Princess Benedikte was warmely welcomed by the children - Photo: Mariantonietta Peru
On 6 May 2011, SOS Children's Village Kayonza in eastern Rwanda was officially opened by Her Royal Highness Princess Benedikte of Denmark, with the mayor of Kayonza District, the Danish ambassador, the governor of Eastern Province of Rwanda, and many other honoured guests participating in the ceremony.
Children involved in ceremony
The children were actively involved in the inauguration ceremony. Dressed in various costumes typical of the region, they performed a series of traditional dances and songs for the guests, as well as poems: 'We have gone through many tragedies and fears, we were traumatized, but now we no longer suffer, we no longer have fear. We have hope now. We have hope because SOS Children's Village is there, we have hope because SOS mothers are there', said the poem, which was recited in the local language, Kinyarwanda.
Minister praises work of SOS Children's Villages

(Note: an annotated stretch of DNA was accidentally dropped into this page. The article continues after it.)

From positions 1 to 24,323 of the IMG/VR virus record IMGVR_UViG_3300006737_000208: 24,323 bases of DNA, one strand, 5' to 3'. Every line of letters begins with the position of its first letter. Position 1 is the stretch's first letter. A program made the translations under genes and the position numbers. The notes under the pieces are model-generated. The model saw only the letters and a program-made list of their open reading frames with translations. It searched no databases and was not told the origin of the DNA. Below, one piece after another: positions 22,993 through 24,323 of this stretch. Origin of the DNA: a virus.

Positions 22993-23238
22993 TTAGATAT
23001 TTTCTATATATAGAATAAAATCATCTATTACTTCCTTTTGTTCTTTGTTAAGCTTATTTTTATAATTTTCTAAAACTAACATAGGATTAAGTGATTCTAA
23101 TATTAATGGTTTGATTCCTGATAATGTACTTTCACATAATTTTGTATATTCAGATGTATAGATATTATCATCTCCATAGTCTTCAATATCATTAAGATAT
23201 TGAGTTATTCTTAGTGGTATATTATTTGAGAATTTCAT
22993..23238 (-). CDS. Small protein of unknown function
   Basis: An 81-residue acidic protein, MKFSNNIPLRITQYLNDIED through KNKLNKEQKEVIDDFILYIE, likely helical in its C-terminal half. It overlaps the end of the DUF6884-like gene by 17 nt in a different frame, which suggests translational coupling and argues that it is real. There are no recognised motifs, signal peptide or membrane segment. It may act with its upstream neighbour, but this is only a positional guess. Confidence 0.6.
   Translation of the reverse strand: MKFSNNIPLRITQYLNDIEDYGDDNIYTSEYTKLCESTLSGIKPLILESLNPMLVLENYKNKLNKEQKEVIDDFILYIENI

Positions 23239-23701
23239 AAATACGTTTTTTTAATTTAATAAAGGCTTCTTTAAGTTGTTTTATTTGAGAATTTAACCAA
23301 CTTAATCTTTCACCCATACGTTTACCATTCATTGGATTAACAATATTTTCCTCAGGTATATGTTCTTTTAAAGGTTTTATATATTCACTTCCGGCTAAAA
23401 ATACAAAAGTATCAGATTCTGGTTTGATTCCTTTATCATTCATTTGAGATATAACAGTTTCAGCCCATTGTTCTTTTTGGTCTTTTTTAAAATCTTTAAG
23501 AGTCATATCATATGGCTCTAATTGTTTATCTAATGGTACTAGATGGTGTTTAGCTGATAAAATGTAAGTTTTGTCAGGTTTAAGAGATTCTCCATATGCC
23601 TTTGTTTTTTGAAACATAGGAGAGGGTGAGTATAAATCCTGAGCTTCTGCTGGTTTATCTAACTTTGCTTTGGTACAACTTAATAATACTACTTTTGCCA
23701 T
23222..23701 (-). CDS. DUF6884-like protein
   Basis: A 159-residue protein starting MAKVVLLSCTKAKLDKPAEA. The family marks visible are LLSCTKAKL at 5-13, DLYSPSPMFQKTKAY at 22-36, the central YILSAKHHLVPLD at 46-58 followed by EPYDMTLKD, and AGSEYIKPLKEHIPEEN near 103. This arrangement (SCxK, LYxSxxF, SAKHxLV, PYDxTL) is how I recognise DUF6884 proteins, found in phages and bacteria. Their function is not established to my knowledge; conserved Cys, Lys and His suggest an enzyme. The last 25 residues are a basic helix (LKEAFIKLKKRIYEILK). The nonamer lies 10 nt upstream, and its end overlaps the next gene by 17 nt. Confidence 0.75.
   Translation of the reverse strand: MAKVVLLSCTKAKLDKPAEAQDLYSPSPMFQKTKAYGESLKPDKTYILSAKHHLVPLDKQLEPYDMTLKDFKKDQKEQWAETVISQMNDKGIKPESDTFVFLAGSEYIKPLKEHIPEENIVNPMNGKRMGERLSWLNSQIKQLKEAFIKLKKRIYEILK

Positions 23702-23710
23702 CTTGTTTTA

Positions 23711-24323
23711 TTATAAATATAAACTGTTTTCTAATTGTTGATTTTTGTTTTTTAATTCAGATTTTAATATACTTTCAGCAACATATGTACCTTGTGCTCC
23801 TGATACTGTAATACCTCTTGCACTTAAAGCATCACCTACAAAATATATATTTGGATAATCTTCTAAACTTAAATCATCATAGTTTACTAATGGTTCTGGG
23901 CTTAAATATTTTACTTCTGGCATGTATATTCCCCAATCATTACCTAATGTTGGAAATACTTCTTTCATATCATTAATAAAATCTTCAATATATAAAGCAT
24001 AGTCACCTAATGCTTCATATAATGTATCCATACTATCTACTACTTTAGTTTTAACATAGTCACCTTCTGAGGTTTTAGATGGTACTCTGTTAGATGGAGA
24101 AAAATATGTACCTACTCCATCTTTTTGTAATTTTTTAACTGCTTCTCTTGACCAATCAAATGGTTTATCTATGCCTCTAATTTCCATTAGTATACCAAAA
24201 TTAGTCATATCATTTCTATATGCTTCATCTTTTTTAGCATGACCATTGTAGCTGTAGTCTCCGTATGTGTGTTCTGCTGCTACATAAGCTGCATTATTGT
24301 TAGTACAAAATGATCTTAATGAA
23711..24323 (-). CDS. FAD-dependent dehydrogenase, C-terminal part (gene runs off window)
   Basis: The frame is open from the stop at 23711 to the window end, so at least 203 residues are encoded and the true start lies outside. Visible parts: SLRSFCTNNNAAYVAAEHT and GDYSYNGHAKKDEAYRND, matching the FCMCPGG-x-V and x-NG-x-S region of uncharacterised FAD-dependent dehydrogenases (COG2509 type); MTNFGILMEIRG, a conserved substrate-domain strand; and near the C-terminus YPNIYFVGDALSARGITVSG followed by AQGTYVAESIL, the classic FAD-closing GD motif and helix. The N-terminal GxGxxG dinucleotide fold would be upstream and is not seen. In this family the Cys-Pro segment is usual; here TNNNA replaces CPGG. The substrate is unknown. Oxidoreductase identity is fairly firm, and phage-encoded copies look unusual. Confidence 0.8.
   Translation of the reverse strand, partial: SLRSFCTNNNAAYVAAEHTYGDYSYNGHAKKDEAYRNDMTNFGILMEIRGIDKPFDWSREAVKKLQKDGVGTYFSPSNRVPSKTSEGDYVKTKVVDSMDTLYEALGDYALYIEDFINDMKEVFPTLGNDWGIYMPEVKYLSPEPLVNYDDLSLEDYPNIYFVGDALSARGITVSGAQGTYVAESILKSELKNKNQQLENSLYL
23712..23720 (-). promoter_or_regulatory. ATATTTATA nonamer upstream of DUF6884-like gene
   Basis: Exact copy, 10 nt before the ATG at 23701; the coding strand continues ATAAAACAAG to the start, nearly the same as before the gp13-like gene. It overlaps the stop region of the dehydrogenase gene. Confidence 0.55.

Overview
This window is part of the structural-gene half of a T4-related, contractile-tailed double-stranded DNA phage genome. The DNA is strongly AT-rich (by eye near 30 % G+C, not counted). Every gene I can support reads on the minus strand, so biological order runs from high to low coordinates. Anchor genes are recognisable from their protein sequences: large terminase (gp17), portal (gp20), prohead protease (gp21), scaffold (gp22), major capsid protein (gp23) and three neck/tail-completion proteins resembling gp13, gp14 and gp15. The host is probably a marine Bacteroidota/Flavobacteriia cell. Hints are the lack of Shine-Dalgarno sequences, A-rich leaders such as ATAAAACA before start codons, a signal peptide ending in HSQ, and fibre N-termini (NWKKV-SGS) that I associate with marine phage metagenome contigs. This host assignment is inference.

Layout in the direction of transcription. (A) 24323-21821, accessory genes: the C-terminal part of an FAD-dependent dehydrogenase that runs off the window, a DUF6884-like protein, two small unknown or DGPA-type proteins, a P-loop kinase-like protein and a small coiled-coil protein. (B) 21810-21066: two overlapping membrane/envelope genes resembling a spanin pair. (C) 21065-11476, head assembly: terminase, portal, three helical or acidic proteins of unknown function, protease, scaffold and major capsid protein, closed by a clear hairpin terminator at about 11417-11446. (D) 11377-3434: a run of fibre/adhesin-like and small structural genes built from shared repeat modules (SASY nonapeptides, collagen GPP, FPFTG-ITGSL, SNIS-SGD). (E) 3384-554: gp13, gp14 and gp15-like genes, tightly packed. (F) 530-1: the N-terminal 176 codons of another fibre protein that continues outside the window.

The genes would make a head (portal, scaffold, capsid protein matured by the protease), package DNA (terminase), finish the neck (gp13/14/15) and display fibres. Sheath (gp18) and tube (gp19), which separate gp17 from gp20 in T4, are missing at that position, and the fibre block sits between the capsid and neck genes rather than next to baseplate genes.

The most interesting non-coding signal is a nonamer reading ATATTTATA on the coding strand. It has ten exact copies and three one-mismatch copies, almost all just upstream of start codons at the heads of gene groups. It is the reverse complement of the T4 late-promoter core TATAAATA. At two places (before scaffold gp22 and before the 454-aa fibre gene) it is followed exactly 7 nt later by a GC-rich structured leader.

The children offered great performances at the opening ceremony - Photo: Mariantonietta Peru
SOS Children's Villages Rwanda national director Alfred Munyentwari seized the opportunity to thank all the people who supported the project, in particular the Danish government and local authorities, such as the mayor of Kayonza, who gave SOS Children's Villages land. At the same time, the representative of the Minister for Social Welfare readily praised the work of SOS Children's Villages in Rwanda and throughout the world.
Home to 120 children
Kayonza is located about 77 km from the country's capital of Kigali and is the fourth Rwandan SOS Children's Village in a country the organisation has been active since 1979. In Kayonza, up to 120 children can grow up in an SOS family. The social services include family strengthening programmes, a kindergarten, an SOS Primary School and a medical centre.
Rural living situation of children precarious
In the rural area of Kayonza, the living situation of children is extremely precarious. According to UNICEF they have hardly any access to school education, have to work for very low wages and have a particular risk of being infected with HIV/AIDS. Many children are married off at a very early age, as is the case for 70% of all girls between the ages of ten and 19 years.